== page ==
Book Review: 'Loving Sylvia Plath' attends to polarizing writer's circumstances more than her work


A popular form of writing nowadays is one that involves re-examining the lives of people, often members of marginalized groups, who have otherwise been flattened or short-changed by history

A popular form of writing nowadays is one that involves re-examining the lives of people, often members of marginalized groups, who have otherwise been flattened or short-changed by history.

How has society’s assumptions or prejudices informed how a person is remembered, many authors are asking, and what information is available to us that may tell a more complete story?

These are the questions Emily Van Duyne, an associate professor at Stockton University, asks in “Loving Sylvia Plath: A Reclamation.” The author rejects the trope that Plath was nothing more than a bad mother who struggled with mental illness and a morbid poet, whose life was merely a preface to her infamous self-inflicted death.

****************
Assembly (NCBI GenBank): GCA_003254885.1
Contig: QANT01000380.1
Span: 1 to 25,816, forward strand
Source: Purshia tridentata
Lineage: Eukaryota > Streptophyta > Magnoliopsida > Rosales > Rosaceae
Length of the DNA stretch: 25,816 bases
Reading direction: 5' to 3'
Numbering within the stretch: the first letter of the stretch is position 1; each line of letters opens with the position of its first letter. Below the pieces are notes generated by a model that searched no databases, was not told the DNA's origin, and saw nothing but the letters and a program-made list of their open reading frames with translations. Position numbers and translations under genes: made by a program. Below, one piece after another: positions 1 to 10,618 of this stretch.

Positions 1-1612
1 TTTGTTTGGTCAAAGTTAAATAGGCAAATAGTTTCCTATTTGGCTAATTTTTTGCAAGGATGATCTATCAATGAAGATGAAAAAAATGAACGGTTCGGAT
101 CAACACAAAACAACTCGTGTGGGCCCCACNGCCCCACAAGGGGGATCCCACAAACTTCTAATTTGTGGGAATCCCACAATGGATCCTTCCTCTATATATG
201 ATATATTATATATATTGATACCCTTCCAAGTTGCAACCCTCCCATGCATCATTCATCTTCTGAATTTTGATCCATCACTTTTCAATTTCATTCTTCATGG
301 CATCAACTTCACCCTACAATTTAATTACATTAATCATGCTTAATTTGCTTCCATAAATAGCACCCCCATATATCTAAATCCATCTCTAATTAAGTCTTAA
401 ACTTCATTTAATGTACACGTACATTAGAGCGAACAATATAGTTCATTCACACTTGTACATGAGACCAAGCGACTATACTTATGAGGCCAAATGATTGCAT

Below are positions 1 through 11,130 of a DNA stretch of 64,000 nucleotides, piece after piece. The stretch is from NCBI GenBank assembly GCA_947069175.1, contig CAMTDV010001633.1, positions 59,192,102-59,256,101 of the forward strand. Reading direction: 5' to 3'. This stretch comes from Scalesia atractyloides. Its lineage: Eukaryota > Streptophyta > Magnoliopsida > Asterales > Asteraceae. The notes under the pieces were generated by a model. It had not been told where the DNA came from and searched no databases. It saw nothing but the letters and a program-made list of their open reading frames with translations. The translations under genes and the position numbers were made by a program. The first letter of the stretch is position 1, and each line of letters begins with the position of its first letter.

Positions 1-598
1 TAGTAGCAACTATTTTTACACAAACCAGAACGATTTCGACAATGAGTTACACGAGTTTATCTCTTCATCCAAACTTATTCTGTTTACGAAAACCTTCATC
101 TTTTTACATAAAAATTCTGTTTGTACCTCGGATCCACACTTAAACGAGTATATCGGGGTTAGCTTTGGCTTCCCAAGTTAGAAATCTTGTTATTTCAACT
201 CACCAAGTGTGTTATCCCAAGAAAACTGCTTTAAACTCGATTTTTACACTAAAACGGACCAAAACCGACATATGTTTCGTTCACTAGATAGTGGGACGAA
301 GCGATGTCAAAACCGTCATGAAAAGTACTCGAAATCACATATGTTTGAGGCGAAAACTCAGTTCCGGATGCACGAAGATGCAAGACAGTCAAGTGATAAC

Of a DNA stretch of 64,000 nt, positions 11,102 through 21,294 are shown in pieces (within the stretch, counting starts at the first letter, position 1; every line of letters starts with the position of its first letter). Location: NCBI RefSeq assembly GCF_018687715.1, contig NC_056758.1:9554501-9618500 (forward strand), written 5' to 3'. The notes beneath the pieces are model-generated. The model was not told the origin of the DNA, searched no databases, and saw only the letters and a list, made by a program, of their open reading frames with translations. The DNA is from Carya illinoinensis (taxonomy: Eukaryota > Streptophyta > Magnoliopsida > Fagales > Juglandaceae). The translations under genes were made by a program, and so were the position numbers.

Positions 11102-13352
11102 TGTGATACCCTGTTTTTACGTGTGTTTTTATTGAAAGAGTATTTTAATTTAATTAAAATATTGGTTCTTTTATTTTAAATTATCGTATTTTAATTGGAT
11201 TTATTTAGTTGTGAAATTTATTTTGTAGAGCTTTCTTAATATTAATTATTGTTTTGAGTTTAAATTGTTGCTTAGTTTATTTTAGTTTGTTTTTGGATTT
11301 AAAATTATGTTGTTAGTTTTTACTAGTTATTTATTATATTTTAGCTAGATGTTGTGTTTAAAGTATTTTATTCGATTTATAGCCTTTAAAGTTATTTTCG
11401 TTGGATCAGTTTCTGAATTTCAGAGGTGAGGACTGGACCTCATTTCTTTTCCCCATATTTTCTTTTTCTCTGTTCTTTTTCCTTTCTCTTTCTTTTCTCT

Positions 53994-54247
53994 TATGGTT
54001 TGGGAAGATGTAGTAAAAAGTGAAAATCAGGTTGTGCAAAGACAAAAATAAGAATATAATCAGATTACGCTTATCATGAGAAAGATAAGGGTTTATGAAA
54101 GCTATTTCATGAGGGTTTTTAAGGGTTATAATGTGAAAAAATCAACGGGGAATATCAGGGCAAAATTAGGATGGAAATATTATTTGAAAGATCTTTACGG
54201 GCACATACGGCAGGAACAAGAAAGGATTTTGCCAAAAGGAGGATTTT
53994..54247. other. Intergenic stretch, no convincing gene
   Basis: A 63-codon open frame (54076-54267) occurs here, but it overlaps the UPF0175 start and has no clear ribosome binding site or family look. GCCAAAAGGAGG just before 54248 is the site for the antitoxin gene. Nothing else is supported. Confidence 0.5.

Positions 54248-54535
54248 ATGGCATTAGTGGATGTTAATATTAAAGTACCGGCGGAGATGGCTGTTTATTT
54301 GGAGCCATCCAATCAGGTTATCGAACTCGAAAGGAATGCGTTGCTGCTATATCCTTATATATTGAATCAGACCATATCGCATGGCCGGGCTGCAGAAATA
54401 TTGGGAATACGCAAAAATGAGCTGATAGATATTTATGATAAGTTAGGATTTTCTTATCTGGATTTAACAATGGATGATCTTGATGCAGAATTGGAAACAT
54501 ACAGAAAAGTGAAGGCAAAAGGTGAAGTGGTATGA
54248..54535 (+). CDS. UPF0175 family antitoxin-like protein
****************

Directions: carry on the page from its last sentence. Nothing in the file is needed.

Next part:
Instead, Van Duyne maintains Plath ought to be remembered as a complicated woman, a formidable writer — one who outshined her husband, Ted Hughes — and almost certainly a victim of domestic abuse.

This book is not, for the most part, a hermeneutic study or close reading of Plath’s writings. Rather, Van Duyne’s source material for this reclaimed portrait of Plath are her circumstances.

Van Duyne seeks to subvert the commonly accepted narrative of Plath’s life and what drove her to end it, which was primarily constructed by Hughes.

Those wanting a primer on reading Plath or a comprehensive biography should look elsewhere to the plethora of extant literature on the enigmatic literary giant. But “Loving Sylvia Plath: A Reclamation” should be seen as supplementary material for those seeking to better understand the circumstances surrounding her final years.

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AP book reviews: https://apnews.com/hub/book-reviews



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